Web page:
Protections Needed for Renters as 2023 Atlantic Hurricane Season Begins

The 2023 Atlantic hurricane season has begun, and NLIHC and the NLIHC-led Disaster Housing Recovery Coalition (DHRC) of nearly 900 local, state, and national organizations are calling on the Biden-Harris administration and Congress to take immediate action to help protect our nation’s lowest-income and most marginalized households from disasters and to ensure complete and equitable recoveries following hurricanes and other major disasters.

“Disasters are increasing in frequency and severity, exacerbating inequality and our nation’s housing crisis,” said NLIHC President and CEO Diane Yentel in a statement. “The Biden-Harris administration and Congress should work quickly to address the long-standing inequities and failures of our nation’s current disaster housing recovery system and take action now to protect those who may be harmed during this year’s hurricane season.”

As this year’s hurricane season gets underway, the Biden-Harris administration and Congress can implement two changes that would have immediate impacts. The administration should quickly implement a Disaster Housing Assistance Program (DHAP) to ensure that displaced disaster survivors have a stable, affordable home and are not pushed into homelessness. The administration should also work with Congress to enact the bipartisan “Reforming Disaster Recovery Act” to permanently authorize the federal government’s long-term disaster recovery program and put in place safeguards to target recovery resources to the lowest-income survivors.

One of the top priorities following a disaster is making sure that all displaced families have a safe, accessible, and affordable place to live. Too often, however, the housing, infrastructure, and mitigation needs of the lowest-income people and their communities are overlooked. Our nation’s lowest-income seniors, people with disabilities, families with children, people experiencing homelessness, and other at-risk populations are hit the hardest by disasters and face the longest, steepest path to an equitable and complete recovery.

DHAP provides the lowest-income households displaced by disasters with safe, decent, and affordable rental homes and case management services while they rebuild. The program, which was developed through hard-won lessons following Hurricane Katrina, had been used by past Democratic and Republican administrations until the Trump administration refused to activate it. Without DHAP, displaced households are at greater risk of housing instability, eviction, and in the worst cases, homelessness. These households often have little choice but to move into uninhabitable or overcrowded homes, stay in shelters, or sleep in their cars or on the streets. The Biden-Harris administration announced in late 2022 the creation of the Rapid Unsheltered Survivor Housing (RUSH) program to provide rapid re-housing assistance, including up to 24 months of rental assistance and supportive services for people currently experiencing and those at risk of homelessness. The administration acted with urgency and leadership in establishing RUSH and should build on this progress to help further prevent increased homelessness after disasters.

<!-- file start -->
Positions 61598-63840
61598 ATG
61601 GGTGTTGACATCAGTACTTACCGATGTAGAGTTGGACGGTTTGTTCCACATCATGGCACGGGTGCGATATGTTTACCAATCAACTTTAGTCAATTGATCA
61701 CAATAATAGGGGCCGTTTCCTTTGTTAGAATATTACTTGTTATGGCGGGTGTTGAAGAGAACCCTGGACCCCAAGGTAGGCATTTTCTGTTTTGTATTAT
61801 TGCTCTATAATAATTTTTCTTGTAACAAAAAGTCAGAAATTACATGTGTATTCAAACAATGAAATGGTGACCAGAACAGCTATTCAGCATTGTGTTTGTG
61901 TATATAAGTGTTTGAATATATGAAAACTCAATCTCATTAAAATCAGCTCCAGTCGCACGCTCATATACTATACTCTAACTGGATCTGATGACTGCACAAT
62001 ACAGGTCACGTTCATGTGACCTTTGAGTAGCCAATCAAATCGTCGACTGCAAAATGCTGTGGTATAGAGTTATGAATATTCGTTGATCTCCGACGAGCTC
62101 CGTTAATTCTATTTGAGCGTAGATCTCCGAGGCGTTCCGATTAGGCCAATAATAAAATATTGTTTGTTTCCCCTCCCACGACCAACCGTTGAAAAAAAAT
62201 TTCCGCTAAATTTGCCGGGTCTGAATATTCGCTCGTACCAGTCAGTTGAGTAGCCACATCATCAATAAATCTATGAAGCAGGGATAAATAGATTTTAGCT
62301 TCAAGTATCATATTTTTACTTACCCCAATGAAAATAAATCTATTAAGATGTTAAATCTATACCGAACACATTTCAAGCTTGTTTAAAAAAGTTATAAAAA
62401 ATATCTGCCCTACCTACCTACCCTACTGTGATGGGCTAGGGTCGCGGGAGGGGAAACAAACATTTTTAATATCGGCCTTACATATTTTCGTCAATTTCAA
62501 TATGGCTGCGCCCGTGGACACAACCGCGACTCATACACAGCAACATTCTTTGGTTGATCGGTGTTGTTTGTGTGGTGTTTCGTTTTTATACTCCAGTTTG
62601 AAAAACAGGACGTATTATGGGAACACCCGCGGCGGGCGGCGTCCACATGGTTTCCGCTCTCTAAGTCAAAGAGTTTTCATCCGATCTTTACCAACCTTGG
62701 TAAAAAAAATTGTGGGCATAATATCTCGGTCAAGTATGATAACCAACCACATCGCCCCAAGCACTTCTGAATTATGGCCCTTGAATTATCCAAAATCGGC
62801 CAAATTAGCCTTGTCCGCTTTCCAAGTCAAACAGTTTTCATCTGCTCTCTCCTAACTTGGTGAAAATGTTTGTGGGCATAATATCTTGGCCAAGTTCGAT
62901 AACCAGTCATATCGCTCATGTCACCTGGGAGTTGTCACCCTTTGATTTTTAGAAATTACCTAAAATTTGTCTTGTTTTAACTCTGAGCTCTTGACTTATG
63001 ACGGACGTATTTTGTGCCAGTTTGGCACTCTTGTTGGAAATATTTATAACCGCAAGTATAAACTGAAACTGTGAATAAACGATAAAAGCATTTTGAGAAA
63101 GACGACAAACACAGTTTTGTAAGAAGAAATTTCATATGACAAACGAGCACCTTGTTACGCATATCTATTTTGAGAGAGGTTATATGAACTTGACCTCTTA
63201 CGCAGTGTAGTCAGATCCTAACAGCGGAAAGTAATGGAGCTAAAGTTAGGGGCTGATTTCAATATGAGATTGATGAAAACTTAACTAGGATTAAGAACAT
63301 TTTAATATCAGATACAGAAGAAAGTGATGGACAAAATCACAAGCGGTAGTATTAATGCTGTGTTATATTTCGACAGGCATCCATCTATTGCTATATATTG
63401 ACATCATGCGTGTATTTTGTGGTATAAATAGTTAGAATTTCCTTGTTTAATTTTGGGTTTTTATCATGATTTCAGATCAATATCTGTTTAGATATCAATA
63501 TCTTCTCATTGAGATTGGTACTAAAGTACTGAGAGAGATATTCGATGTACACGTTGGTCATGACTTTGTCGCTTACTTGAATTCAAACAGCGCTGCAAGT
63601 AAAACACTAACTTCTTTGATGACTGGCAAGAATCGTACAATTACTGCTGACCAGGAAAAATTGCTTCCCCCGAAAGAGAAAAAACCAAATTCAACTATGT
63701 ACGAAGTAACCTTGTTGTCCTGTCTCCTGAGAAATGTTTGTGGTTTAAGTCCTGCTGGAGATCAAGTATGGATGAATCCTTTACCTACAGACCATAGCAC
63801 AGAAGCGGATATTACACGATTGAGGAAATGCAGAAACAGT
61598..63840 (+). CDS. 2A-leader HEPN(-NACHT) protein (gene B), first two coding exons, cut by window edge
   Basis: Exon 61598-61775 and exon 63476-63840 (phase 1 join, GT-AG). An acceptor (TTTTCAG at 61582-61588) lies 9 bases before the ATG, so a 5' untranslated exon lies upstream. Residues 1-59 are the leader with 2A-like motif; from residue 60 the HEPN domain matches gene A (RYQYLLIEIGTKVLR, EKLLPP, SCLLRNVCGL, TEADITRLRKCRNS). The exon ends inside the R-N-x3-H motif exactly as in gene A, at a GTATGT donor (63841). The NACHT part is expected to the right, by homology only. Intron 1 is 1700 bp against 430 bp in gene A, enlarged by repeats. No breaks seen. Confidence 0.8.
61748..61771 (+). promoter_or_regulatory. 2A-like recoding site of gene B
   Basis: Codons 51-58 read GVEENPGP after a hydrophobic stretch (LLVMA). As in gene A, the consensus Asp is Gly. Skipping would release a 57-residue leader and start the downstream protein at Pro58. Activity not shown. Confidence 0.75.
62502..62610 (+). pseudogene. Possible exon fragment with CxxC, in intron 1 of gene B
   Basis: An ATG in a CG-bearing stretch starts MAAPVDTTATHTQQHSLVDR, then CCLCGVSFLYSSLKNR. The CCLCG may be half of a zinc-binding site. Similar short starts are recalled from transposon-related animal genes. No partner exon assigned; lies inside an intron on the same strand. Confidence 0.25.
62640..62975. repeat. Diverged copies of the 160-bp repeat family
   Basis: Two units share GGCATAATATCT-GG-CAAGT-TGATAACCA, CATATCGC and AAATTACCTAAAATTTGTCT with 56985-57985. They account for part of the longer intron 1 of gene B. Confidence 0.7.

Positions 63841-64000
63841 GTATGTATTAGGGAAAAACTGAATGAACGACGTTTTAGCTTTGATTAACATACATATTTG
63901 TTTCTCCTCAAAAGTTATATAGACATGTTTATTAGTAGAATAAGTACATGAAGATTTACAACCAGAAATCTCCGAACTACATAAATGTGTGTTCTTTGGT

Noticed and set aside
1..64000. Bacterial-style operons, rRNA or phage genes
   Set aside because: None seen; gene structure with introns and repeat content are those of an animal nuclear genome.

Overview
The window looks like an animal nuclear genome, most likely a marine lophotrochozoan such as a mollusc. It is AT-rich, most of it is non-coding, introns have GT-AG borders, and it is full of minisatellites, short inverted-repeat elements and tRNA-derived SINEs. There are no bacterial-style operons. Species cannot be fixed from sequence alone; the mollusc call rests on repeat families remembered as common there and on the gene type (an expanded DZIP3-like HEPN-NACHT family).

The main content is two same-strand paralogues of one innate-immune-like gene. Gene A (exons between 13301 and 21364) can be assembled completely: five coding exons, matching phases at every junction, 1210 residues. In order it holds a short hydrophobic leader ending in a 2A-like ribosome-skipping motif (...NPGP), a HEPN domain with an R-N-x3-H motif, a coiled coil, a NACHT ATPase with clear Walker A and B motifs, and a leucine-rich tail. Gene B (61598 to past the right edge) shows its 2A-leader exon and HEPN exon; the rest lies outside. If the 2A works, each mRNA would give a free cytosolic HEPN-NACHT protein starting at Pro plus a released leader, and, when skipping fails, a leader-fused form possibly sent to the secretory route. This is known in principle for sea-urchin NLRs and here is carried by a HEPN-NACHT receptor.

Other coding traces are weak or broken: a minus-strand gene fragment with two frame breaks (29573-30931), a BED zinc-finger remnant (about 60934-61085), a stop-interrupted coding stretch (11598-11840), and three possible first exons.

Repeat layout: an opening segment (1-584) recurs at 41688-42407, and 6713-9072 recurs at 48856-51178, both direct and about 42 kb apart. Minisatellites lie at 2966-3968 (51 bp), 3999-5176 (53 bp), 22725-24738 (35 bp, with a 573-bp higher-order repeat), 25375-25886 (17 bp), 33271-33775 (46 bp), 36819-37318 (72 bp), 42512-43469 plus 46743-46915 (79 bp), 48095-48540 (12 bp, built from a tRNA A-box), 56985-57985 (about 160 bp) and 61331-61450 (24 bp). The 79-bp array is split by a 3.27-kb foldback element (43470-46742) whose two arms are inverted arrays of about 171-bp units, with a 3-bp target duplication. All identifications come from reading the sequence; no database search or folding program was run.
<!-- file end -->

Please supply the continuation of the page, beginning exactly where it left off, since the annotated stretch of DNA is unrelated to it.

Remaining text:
As disasters become both more frequent and more severe due to climate change, the lowest-income and most marginalized households are most at-risk of harm. Disinvested low-income communities and communities of color are least likely to have the infrastructure needed to prevent harm and the financial resources needed to recover. Despite the tremendous need, low-income people and people of color are consistently left behind by our country’s disaster housing recovery system.

The “Reforming Disaster Recovery Act,” would permanently authorize the federal government’s Community Development Block Grant-Disaster Recovery (CDBG-DR) program and ensure its resources better reach disaster survivors in low-income communities and communities of color. The bill was recently reintroduced by Senators Brian Schatz (D-HI), Susan Collins (R-ME), Patty Murray (D-WA), Cindy Hyde-Smith (R-MS), Ron Wyden (D-OR), Roger Wicker (R-MS), Chris Van Hollen (D-MD), Bill Cassidy (R-LA), Jon Tester (D-MT), Thom Tillis (R-NC), Ben Ray Luján (D-NM), Todd Young (R-IN), Cory Booker (D-NJ), and Alex Padilla (D-CA).

Permanent authorization would create a framework for a more efficient and consistent delivery of resources to disaster-impacted communities following a disaster. The bill also includes several reforms to ensure critical housing resources reach households and communities with the greatest needs. The bill directs HUD to target resources to the most impacted and distressed areas, requires resources to be allocated proportionally between homeowners and renters, prioritizes activities that address housing needs, and prepare for future disasters. The legislation maintains the current requirement that 70% of federal recovery funding benefits low- and moderate-income people and provides clearer direction on when this requirement can be adjusted. The bill also promotes greater data transparency and accountability by making important data about the impact of the disaster and program outcomes available to the public. This transparency will aid in fostering effective public participation and supporting nonprofits, researchers, and state and local governments in identifying service gaps.